Basic psychology 1 Experimental Design _ Basic Statistics by hcj

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									         Lecture Outline 3

Measures of Central Tendency
    Please note: Not all slides/material from the
lectures are included here. This presents only a
                  detailed outline of the lecture.
Measures of Central Tendency

l   Three main types
    l   Mode
    l   Median
    l   Mean
l   Choice depends upon level of measurement
The Mode
l   The mode is the most frequently occurring value
    in a distribution.
l   Abbreviated as Mo
l   EX: 20, 21, 30, 20, 22, 20, 21, 20 (Mo?)
l   Sometimes there is more than one mode
l   EX: 96, 91, 96, 90, 93, 90, 96, 90
l   Bimodal
l   Mode is the only measure of central tendency
    appropriate for nominal-level variables
The Median             Position of the Mdn

•   The median is the middle case of a distribution
•   Abbreviated as Mdn
•   Appropriate for ordinal or interval level data
•   How to find the median?
    • If even, there will be two middle cases – interpolate
    • If odd, choose the middle-most case
• Cases must be ordered
• Multiple identical values in the middle
    • – Numerical value becomes the median
Example of median: Years in
Marriage
l   1
l   5
         l   What is the median?
l   2        l   odd or even?
l   9
l   13                     Position of the Mdn
l   11
l   4    l   (7+1)/2=4th case
         l   Where is the 4th case?
         l   Sort distribution from lowest to highest
Example of median: Years in
Marriage
l   1
l   2
l   4
l   5*
l   9         l   4th case?
l   11        l   5 years=Mdn
l   13        l   Interpretation?
Example of median with 8 cases
l   1
                l   What is the median?
l   1
l   2               Position of the Mdn
l   2
                l   (8+1)/2=4.5
l   3
                l   Half way between the 4th and
l   4               5th case
l   4           l   Mdn=2.5
l   6           l   2.5 years
                l   Interpretation?
The Mean
l   The mean is
    appropriate for
    interval and ratio level
    variables




           X = raw scores in a set of scores
          N = total number of scores in a set
Calculating the Mean: An
Illustration
Respondent                   X (IQ)
1                              125
2                               92
3                               72
4                              126
5                              120
6                               99
7                              130
8                              100
                           ∑X = 864
Step-by-step Illustration: Mode, Median,
and Mean
Suppose that a volunteer contacts friends on campus collecting for a local
charity. She receives the following donations (in Liras):
         5        10       25        15      18         2     5
                                               25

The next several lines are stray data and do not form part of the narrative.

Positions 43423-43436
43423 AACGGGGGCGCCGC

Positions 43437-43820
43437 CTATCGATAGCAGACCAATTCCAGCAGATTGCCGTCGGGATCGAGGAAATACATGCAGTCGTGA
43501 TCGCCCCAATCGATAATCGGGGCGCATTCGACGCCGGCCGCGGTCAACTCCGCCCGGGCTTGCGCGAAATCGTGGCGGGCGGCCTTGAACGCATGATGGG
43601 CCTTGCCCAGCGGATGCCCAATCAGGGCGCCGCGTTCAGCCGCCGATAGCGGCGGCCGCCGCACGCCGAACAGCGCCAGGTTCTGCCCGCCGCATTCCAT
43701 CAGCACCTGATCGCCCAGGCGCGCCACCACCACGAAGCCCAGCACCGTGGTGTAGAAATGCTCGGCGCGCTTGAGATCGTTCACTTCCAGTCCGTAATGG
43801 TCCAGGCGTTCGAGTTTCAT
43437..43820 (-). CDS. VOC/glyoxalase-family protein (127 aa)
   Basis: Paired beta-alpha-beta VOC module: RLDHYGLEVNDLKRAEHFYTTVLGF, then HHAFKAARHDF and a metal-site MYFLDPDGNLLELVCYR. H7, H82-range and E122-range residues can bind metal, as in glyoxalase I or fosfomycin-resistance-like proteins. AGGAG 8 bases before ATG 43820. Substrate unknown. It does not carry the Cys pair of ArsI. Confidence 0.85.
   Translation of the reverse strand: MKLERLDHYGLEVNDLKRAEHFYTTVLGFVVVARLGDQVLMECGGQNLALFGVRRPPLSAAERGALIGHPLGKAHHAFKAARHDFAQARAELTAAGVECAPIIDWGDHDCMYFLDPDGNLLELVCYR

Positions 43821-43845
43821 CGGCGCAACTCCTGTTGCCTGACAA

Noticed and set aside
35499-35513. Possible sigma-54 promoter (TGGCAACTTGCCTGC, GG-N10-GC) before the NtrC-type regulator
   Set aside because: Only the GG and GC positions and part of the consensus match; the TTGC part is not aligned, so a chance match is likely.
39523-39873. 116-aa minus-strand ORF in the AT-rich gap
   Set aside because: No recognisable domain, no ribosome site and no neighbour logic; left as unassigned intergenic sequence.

Step 1: Arrange the scores from highest to lowest.
                                               18
                                               15
                                      Mdn 10
                                                 5
                                   Mo            5
Step 2: Find the most frequent score.            2
         Mo = 5

Step 3: Find the middlemost score.

         Mdn = 10
Step-by-step Illustration: Mode, Median, and Mean
Step 4: Determine the sum of scores.
          25
          18
          15
          10
           5
           5
           2
     ∑X = 80



Step 5: Determine the mean by dividing the
sum by the number of scores.
Comparing the Mode, Median, and
Mean

l    Three factors in choosing a measure of central
     tendency
    1.   Level of measurement
    2.   Shape or form of the distribution of data
    3.   Research Objective
Level of Measurement
Shape of the Distribution
l   In symmetrical distribution – mode, median, and
    mean have identical values
l   In skewed data, the measures of central
    tendency are different
    l   Skewness relevant only at the interval level
l   Mean heavily influenced by extreme outliers
    l   median best measure in this situation
Research Objective

l   Choice of reported central tendency depends on
    the level of precision required.
l   Most published research requires median and/or
    mean calculations.
l   In skewed data, report mean and median together
    to understand where the skew is.
This figure shows the relative positions of the mean and median for
right-skewed, symmetric, and left-skewed distributions. Note that
the mean is pulled in the direction of skewness, that is, in the
direction of the extreme observations. For a right-skewed
distribution, the mean is greater than the median; for a symmetric
distribution, the mean and the median are equal; and, for a left-
skewed distribution, the mean is less than the median.




                           Figure 1

								
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